Error propagation in the characterization of atheromatic plaque types based on imaging.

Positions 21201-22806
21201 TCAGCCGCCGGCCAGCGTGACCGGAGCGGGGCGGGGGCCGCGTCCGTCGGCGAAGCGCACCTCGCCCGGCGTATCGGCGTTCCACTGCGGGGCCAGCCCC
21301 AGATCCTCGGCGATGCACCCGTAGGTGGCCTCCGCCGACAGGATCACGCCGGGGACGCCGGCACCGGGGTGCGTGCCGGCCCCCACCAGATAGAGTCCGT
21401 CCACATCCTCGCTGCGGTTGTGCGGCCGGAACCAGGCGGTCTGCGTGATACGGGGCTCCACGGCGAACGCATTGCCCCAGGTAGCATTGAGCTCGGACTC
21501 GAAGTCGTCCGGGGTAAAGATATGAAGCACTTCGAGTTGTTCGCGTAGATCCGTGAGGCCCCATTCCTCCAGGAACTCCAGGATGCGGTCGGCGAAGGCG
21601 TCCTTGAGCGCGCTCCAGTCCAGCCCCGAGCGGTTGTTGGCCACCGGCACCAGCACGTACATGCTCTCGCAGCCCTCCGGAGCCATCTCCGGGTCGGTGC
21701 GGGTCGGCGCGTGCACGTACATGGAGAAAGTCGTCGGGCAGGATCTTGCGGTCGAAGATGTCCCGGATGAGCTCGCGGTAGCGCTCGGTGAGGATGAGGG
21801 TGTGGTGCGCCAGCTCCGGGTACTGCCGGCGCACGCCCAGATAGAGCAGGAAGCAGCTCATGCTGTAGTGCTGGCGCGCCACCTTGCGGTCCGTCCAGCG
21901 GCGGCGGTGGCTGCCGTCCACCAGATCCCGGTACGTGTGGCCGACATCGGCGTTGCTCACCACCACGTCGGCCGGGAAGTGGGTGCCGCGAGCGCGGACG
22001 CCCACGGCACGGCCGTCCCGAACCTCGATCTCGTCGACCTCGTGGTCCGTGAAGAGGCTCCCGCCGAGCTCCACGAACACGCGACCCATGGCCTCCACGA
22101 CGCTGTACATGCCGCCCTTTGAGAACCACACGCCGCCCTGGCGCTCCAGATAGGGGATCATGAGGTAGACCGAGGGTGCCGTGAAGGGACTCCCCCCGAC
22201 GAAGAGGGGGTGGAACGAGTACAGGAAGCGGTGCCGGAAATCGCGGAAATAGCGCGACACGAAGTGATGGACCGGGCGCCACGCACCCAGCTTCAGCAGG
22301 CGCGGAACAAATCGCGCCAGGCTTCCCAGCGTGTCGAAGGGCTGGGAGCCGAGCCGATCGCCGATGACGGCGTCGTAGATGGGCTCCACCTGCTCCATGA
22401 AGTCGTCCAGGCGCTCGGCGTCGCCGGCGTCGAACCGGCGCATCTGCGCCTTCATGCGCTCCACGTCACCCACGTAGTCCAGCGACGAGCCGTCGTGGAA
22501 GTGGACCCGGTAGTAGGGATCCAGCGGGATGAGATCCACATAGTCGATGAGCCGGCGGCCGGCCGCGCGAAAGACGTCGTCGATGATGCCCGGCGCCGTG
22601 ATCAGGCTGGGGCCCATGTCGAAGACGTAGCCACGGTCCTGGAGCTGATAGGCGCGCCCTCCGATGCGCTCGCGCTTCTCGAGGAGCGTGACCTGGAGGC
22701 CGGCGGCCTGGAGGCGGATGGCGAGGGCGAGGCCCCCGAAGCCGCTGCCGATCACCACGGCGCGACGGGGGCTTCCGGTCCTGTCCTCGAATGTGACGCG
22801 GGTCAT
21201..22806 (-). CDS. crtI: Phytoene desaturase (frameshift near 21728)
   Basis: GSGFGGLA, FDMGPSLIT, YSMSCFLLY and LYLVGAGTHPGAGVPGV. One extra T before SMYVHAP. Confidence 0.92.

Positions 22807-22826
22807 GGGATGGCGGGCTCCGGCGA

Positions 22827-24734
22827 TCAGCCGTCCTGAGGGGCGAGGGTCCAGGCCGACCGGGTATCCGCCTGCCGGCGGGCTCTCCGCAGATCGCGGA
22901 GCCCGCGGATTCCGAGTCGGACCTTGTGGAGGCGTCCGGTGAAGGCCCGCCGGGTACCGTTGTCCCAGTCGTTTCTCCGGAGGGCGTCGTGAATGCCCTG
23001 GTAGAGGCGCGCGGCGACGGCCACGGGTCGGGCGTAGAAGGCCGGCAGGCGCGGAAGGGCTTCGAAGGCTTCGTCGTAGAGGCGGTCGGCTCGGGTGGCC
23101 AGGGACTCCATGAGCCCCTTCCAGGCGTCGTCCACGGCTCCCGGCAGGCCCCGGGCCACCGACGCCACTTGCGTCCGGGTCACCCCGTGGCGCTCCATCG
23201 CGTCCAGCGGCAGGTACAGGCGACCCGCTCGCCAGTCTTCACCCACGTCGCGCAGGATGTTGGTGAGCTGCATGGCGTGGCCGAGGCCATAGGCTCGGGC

Imaging systems transmit and acquire signals and are subject to errors including: error sources, signal variations or possible calibration errors. These errors are included in all imaging systems for atherosclerosis and are propagated to methodologies implemented for the segmentation and characterization of atherosclerotic plaque. In this paper, we present a study for the propagation of imaging errors and image segmentation errors in plaque characterization methods applied to 2D vascular images. More specifically, the maximum error that can be propagated to the plaque characterization results is estimated, assuming worst-case scenarios. The proposed error propagation methodology is validated using methods applied to real datasets, obtained from intravascular imaging (IVUS) and optical coherence tomography (OCT) for coronary arteries, and magnetic resonance imaging (MRI) for carotid arteries. The plaque characterization methods have recently been presented in the literature and are able to detect the vessel borders, and characterize the atherosclerotic plaque types. Although, these methods have been extensively validated using as gold standard expert annotations, by applying the proposed error propagation methodology a more realistic validation is performed taking into account the effect of the border detection algorithms error and the image formation error into the final results. The Pearson's coefficient of the detected plaques has changed significantly when the method was applied to IVUS and OCT, while there was not any variation when the method was applied to MRI data.